Hospital lotteries prey on vulnerable people with gambling addictions

“I see hospital lotteries as a problem and a contradiction,” said York University Professor Thomas Klassan in the Toronto Star. “On one hand we expect our government and hospitals to take care of us; on the other hand, the government and these hospitals and foundations are encouraging us to take part in what could be a dangerous activity for a certain vulnerable group of people in society.”

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Nine reasons to upgrade your executive education

The Schulich School of Business at York University offers a Master of Finance geared specifically to regulatory affairs…and offers a newly launched Master of Science in Business Analytics that looks to teach technicians how to better communicate with managers and executives, reported The Globe and Mail in an article that shows how today’s programs better meet the needs of students.

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Ontario teachers need better math training, minister says

“The arts are always a valuable foundation for teaching. However, we do need more applicants to our programs with math and science backgrounds,” said York’s Dean of Education Ron Owston in The Globe and Mail. “Although the design of our new program is far from completed, I expect us to increase the emphasis on math education.”

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The ‘dematerialization’ of society in the digital age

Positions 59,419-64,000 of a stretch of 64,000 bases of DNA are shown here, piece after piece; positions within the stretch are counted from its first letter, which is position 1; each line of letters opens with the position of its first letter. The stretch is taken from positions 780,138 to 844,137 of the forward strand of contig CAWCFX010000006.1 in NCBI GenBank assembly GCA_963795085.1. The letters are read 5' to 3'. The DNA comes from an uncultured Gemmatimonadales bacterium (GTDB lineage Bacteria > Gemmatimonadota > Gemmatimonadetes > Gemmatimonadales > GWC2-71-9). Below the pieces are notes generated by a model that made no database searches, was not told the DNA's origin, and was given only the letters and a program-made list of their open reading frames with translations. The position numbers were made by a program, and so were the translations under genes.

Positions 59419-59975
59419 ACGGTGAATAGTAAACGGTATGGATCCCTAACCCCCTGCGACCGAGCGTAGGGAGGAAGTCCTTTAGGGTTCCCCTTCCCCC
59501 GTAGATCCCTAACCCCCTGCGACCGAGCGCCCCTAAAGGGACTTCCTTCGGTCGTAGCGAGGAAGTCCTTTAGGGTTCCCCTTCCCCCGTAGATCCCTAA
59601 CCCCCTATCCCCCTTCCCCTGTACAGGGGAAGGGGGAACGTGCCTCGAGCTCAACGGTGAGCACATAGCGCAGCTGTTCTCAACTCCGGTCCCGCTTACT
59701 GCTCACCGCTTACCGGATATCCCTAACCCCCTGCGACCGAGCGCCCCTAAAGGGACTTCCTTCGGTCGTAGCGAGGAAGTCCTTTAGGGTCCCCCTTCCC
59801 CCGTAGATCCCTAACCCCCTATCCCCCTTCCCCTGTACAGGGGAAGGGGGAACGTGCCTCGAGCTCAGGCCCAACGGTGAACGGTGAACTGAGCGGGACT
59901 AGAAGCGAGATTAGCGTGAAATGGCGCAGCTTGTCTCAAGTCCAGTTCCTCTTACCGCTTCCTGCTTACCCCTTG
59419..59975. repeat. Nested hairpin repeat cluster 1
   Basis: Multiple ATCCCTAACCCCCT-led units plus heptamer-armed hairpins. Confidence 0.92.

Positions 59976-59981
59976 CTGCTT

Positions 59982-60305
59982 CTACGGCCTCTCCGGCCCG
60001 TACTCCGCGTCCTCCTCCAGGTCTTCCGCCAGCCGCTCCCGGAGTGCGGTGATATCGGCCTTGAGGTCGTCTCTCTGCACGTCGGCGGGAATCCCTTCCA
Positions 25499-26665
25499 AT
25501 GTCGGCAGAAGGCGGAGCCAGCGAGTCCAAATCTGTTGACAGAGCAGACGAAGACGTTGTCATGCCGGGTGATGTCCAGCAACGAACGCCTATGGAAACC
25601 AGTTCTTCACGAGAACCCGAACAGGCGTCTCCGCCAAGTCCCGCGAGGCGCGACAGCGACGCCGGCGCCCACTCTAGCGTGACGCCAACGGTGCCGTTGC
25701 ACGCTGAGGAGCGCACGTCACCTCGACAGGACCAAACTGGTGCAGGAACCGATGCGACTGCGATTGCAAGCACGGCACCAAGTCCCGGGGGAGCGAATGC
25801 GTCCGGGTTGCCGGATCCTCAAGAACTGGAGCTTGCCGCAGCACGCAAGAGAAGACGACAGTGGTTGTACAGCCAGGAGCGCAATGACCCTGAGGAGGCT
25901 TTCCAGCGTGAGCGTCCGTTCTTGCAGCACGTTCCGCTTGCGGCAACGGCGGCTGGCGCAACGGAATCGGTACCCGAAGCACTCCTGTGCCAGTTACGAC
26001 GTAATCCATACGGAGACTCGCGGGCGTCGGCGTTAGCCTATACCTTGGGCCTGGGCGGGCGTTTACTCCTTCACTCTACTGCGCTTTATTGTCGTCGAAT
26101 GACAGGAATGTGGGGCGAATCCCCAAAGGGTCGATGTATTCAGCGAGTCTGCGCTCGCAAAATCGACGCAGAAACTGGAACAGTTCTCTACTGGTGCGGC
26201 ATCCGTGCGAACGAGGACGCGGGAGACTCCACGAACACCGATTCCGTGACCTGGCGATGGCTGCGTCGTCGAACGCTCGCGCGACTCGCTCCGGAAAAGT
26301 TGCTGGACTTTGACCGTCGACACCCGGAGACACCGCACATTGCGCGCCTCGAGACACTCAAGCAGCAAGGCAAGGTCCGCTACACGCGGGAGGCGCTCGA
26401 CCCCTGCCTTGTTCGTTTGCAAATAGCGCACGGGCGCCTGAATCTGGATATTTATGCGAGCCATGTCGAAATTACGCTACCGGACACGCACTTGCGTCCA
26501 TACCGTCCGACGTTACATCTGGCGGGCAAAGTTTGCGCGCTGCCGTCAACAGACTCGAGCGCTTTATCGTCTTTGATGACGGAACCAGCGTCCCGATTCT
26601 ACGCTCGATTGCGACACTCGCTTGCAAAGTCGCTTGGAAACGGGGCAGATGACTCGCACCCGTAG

Today, this formative act of consumption no longer requires we physically possess an object, reported Salon.com. Music, along with photos, videos, even our written words are “largely invisible and immaterial until we choose to call them forth,” writes Schulich Professor Russel Belk in Extended Self in a Digital World, published this May.

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Egypt, let our people go

Canadians John Greyson and Tarek Loubani, who are detained by the Egyptian government without charge, should be released immediately, reported The Globe and Mail. Greyson is a professor at Toronto’s York University, a prominent gay activist, an artist and one of Canada’s most noted film directors.

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The secret of America’s enduring power

“A common view is that the power and influence of the United States is in decline,” wrote York Professor Thomas Klassen in the Toronto Star. “Yet America will continue to dominate the world stage for many decades, if not centuries, because it has a unique advantage that has little to do with its economy or military prowess.”

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Why Canada needs the Senate

“Many senators and their committees[…]have proven over the years to be quite capable of achieving fairly deep policy knowledge, and even technical legislative expertise, that can be important in shaping better public policy and improving legislation,” wrote Eugene Lang, a BMO Visiting Fellow in Glendon’s Graduate School of Public and International Affairs, in the Toronto Star.

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Data science: Teaching and mastering analytics

In September 2012, four students began in the inaugural year of Schulich’s Master of Science in Business Analytics program, reported Marketing magazine. Judging by the fact that all its students have been hired (except for one starting her PhD), it would seem there is a demand in the market.

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Stanley Park, the natural wonder of Vancouver, was shaped by humans

One of the biggest misconceptions about Stanley Park is that it was virgin forest until Europeans arrived in the Vancouver area. In fact, First Nations people had been living there for hundreds of years. “There’s 14 archeological sites in Stanley Park registered with the province’s archeological branch,” said York Professor Sean Kheraj in the Vancouver Sun.

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